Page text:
SEC issues GameStop (GME) report on what happened in January 2021

The most anticipated SEC report in history has finally been issued, and it's almost about as anticlimactic as today's Apple Special Event.


The United States Securities and Exchange Commission (SEC) has finally filed their report on GameStop and the meme stock short squeezes of January 2021. We are still parsing all of the information provided in the report, but this article will contain some of the bigger points. 

Here's a link to the entire SEC GameStop report. Let's break down some key points in the SEC's findings here:

  • Nearly 900,000 individual accounts traded GameStop shares on January 27
  • While a short squeeze did not appear to be the main driver of events, and a gamma squeeze less likely, the episode highlights the role and potential impact of short selling and short covering
  • Staff did not find evidence of a gamma squeeze in GME during January 2021
  • Some commentators have asked how short interest can get as high as it did in GameStop. Short interest can exceed 100%—as it did with GME—when the same shares are lent multiple times by successive purchasers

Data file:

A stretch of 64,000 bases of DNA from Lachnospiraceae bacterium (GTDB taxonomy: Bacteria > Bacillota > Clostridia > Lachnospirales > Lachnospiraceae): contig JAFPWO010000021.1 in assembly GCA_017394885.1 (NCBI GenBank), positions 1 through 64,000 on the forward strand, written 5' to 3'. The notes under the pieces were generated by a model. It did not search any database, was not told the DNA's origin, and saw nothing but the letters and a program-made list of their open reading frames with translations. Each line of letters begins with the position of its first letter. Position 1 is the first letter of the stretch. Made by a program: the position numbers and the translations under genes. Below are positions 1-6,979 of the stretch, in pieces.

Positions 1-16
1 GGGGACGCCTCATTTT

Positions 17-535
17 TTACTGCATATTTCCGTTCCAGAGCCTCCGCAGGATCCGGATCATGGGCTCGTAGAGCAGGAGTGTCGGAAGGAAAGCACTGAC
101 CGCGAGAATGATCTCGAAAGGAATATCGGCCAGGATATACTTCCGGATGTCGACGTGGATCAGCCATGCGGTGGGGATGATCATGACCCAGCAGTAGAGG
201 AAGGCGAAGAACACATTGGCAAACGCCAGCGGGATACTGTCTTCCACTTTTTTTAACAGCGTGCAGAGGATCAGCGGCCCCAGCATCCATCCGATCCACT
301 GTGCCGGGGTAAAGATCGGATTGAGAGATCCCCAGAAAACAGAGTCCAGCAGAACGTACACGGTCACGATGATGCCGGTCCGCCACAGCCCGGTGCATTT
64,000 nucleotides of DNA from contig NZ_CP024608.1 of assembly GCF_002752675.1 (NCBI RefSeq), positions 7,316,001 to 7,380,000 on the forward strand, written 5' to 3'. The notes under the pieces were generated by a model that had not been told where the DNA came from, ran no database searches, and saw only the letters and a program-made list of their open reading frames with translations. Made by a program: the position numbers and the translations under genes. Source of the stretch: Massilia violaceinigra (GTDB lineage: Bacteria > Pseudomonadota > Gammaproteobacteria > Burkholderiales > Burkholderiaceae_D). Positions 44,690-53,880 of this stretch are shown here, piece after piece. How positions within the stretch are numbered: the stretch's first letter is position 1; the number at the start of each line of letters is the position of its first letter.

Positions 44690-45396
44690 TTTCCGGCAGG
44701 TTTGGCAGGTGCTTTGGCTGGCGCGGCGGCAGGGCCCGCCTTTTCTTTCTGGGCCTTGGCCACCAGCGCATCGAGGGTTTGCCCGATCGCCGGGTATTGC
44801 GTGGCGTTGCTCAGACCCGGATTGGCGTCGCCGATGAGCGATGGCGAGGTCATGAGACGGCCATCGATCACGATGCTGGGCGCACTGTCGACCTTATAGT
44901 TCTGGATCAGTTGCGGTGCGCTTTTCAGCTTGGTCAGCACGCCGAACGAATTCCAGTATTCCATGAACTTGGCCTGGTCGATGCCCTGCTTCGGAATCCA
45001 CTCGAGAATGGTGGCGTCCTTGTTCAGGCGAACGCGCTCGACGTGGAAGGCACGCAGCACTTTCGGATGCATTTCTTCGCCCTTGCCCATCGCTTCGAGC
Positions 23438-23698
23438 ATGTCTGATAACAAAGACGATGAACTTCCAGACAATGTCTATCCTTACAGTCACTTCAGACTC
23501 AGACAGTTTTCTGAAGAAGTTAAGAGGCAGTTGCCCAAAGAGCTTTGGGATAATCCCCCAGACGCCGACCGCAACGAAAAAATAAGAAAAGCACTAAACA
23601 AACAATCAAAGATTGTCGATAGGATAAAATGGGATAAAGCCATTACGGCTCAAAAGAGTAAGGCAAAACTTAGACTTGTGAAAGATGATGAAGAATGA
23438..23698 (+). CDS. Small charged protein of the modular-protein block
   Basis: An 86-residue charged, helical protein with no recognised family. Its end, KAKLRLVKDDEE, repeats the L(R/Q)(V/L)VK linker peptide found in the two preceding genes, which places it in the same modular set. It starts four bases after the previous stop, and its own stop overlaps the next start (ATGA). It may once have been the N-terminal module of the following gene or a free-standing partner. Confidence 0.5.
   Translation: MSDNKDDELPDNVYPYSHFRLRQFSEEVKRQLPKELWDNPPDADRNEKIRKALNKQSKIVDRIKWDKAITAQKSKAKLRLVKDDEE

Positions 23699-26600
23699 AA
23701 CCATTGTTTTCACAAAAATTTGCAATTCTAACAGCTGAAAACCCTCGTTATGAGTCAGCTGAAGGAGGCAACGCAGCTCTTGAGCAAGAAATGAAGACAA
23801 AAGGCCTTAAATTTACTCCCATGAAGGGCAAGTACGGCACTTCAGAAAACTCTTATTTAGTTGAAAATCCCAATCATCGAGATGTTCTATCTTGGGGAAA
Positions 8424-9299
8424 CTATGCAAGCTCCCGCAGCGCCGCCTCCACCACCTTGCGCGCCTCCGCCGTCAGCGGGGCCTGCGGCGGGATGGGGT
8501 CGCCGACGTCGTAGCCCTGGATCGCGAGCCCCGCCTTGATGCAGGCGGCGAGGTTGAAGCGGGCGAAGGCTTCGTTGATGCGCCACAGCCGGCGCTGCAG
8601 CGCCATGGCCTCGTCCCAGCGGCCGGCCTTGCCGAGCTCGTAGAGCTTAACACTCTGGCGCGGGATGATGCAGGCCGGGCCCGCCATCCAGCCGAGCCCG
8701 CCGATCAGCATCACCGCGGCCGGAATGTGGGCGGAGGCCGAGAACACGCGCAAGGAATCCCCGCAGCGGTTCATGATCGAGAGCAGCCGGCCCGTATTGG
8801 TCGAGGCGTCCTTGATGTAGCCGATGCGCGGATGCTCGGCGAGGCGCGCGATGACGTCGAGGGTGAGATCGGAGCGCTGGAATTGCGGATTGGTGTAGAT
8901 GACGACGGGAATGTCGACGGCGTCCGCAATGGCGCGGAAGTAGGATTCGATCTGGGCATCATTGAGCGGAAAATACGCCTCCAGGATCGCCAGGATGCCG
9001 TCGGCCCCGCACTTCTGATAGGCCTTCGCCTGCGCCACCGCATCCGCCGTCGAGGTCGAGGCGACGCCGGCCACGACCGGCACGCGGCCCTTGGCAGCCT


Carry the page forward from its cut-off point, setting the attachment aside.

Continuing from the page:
• When examining short interest as a percent of shares outstanding, GME is the only stock that staff observed as having short interest of more than shares outstanding in January 2021
  • Staff observed that during some discrete periods, GME had sharp price increases concurrently with known major short sellers covering their short positions after incurring significant losses
    • For example, staff observed that particularly during the earlier rise from January 22 to 27 the price of GME rose as the short interest decreased
  • Staff found GME did not experience persistent fails to deliver at the individual clearing member level
  • While a short squeeze did not appear to be the main driver of events, and a gamma squeeze less likely, the episode highlights the role and potential impact of short selling and short covering
  • The vast majority of GME stock trades executed off exchange in January 2021 were internalized (approximately 80%) as opposed to executed on ATSs
    • The market for internalization of GME was highly concentrated, with 88% of internalized dollar volume in January executed by just three wholesalers
      • Citadel Securities accounted for nearly 50% of internalizer dollar volume during the month, rising to as high as 55% of daily internalized dollar volume twice
        • For example, Citadel internalized an average of just under $37 million of GME per day in December 2020. On January 27, Citadel internalized nearly $4.2 billion of GME
      • Virtu Americas accounted for approximately 26% of the internalized volume during January